Back when I worked at LiveJournal, Brad Fitzpatrick commented:
Our standards are continually being raised, so by definition any old code is ugly because new best practices have emerged in the meantime.
This has always stuck with me in the back of my mind, but it came up again in a conversation earlier this week. In trying to find the right way to manage a backlog of technical debt -- a whole topic in itself -- I pointed out that the discussion conflated two issues: one was technical debt, and I called the other "technical depreciation".
Your code may have been great when you wrote it two years ago. It epitomized every best practice of the time and is completely bug free. Unfortunately, two years later, and without doing anything to it at all, that's no longer the case. It might not compile against a newer version of libc, some security vulnerabilities have been discovered, a required dependency is no longer in the repository, its logic may not have kept up with changes to the business, and so on.
(Some of my favorites: a blog engine that worked when you had 1,000 entries posted to a blog, but four years later, it slows to a crawl when it's got 1,000,000 entries. Or, scrambling to find a bunch of old machines laying around because you require an ancient OS that doesn't have driver support for newer server components. Or, being stuck writing for an obsolete version of perl's Catalyst framework because you're so far behind that it's near-impossible to catch up.)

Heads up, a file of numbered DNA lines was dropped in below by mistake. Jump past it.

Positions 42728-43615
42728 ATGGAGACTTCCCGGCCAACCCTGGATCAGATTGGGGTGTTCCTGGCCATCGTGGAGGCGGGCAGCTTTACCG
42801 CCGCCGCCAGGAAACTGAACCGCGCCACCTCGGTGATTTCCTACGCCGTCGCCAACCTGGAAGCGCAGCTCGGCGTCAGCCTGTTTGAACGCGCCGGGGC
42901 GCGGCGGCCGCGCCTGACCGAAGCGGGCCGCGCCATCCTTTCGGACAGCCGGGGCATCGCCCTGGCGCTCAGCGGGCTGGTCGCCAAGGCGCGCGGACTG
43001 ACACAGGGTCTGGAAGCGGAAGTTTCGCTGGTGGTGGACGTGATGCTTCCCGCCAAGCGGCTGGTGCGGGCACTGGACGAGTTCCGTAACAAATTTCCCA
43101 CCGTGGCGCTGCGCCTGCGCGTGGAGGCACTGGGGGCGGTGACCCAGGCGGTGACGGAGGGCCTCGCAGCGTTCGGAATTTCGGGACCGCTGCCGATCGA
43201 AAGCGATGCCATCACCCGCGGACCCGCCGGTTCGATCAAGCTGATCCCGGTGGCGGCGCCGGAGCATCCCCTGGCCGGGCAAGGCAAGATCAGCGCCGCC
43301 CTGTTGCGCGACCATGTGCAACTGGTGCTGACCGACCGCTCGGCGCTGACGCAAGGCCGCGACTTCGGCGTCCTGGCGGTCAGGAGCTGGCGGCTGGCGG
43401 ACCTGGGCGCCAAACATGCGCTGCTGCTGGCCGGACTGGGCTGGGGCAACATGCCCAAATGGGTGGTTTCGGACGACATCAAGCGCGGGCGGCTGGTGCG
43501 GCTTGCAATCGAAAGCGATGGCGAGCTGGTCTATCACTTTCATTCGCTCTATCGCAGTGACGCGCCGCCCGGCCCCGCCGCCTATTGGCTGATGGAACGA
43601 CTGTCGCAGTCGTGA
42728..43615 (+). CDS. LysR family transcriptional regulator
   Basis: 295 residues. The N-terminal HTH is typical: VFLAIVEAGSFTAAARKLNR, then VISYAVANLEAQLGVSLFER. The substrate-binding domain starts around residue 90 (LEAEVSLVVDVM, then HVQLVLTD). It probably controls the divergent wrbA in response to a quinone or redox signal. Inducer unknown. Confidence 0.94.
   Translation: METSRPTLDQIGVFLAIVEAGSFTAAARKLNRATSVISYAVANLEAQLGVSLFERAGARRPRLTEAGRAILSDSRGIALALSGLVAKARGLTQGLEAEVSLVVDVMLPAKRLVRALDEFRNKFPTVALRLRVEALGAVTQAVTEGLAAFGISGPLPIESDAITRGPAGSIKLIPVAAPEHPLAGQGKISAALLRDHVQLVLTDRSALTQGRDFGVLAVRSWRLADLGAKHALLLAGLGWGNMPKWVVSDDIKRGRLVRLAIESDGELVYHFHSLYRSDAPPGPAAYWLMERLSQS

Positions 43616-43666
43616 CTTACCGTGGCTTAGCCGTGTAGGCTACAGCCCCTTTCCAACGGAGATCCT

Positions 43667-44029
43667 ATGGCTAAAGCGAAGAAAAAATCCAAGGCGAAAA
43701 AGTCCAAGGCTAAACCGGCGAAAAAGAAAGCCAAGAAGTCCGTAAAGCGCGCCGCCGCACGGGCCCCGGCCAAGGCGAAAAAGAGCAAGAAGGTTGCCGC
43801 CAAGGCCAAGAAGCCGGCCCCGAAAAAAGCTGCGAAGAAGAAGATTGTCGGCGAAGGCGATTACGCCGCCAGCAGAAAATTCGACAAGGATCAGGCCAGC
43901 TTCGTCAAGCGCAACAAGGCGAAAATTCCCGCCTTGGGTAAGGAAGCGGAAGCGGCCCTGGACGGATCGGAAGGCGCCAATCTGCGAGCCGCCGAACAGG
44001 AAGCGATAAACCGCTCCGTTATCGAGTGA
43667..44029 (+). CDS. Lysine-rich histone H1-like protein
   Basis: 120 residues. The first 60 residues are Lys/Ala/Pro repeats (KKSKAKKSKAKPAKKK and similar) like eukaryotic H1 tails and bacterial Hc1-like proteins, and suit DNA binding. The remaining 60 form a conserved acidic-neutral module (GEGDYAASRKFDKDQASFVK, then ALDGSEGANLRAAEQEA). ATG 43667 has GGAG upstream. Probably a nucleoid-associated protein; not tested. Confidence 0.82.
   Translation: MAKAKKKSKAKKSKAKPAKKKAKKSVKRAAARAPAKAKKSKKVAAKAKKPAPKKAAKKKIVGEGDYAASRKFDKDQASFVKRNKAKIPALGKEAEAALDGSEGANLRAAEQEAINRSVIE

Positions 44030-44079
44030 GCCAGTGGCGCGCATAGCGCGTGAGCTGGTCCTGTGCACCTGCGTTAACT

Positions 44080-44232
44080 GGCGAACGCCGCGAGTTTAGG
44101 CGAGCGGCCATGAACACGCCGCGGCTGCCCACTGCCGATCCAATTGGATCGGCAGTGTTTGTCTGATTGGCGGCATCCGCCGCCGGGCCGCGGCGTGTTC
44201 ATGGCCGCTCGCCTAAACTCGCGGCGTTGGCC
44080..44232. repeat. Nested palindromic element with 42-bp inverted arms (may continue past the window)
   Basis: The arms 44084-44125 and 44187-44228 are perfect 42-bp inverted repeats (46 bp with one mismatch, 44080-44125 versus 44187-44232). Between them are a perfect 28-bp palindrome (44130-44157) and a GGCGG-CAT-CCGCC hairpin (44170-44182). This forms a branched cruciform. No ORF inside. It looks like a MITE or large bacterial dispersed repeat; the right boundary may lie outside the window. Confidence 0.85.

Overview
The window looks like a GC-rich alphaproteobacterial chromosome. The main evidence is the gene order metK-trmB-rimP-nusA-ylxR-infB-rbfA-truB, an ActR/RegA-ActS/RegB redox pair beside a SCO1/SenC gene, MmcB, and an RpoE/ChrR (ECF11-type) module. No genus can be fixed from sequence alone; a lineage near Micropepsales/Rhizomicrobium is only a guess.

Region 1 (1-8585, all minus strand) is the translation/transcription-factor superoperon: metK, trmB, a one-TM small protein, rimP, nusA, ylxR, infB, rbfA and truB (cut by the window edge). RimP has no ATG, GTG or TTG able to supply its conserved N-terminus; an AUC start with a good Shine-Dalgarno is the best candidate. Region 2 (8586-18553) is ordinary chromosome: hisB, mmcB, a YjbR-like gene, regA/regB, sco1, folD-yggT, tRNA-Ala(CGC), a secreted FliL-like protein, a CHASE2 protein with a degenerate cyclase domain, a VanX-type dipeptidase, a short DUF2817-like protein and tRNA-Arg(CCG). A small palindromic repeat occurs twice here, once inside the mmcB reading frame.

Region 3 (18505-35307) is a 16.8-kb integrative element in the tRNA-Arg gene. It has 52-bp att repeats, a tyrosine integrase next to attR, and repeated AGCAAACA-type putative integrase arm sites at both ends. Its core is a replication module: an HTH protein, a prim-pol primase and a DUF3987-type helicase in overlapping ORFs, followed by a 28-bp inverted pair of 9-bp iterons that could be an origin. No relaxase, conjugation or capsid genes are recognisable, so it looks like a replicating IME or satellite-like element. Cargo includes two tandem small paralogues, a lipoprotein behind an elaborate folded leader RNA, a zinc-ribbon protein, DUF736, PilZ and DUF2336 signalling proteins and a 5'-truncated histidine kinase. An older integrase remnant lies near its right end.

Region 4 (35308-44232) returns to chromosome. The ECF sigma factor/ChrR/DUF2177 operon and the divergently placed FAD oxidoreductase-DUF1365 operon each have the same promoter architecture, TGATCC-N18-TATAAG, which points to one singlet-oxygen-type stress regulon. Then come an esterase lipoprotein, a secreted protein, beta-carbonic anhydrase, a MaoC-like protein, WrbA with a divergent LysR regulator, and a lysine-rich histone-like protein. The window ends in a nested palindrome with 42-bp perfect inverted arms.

In the case of technical debt, you (usually) decided to take shortcuts, so you hopefully know where they are. But spending time managing your software's depreciation is equally important, but far more nebulous. I think this is the baseline cost of running any piece of software: managing dependency upgrades, managing security upgrades, maintaining build and release scripts, updating documentation, revising configuration for a changing environment, and so on.
People often think that Newton's Third Law ("an object in motion stays in motion") applies to software. But the world is in a constant state of change, and assumptions -- from hardware choice to business logic -- will eventually no longer hold. And just like technical debt, the longer you put off addressing depreciation, the more disproportionate the effort will be to address it.